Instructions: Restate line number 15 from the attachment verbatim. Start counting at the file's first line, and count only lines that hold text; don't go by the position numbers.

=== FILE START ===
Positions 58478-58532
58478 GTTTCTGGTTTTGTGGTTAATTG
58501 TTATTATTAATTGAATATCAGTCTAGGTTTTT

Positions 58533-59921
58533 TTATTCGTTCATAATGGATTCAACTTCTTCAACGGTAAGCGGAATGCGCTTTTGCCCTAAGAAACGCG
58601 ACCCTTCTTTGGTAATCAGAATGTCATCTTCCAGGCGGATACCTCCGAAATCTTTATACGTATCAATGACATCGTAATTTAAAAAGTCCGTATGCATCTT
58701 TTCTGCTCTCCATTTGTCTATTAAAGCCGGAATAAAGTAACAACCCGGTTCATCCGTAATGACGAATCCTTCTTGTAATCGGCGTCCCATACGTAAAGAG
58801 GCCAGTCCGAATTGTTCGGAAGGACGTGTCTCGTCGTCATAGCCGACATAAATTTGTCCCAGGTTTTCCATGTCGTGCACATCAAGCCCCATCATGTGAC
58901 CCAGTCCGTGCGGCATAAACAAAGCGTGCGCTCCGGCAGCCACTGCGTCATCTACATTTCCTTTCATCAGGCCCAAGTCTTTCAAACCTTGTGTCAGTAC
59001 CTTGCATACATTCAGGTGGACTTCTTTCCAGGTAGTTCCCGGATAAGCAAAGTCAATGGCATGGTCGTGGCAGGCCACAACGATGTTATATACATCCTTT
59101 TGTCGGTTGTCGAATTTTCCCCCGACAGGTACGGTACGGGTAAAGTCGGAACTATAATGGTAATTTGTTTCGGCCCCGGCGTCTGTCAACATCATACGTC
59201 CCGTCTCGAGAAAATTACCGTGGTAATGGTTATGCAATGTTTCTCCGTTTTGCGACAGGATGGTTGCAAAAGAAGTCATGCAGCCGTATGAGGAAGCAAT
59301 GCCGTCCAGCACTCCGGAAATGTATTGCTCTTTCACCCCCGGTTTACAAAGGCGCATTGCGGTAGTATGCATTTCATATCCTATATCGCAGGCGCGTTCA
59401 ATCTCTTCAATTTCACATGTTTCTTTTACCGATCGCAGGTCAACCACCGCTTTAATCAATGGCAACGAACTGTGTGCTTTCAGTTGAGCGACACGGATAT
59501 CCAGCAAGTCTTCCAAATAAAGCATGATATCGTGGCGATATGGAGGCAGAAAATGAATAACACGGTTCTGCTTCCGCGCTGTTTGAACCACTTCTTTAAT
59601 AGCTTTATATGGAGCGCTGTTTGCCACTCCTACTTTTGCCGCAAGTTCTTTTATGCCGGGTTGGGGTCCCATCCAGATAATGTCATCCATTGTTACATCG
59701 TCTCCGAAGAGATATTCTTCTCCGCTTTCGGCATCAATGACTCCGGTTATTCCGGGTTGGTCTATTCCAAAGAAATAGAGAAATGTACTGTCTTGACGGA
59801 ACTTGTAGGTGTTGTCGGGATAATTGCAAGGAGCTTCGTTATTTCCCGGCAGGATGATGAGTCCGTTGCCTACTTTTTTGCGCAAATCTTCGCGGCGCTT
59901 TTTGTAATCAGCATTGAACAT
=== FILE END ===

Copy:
59501 CCAGCAAGTCTTCCAAATAAAGCATGATATCGTGGCGATATGGAGGCAGAAAATGAATAACACGGTTCTGCTTCCGCGCTGTTTGAACCACTTCTTTAAT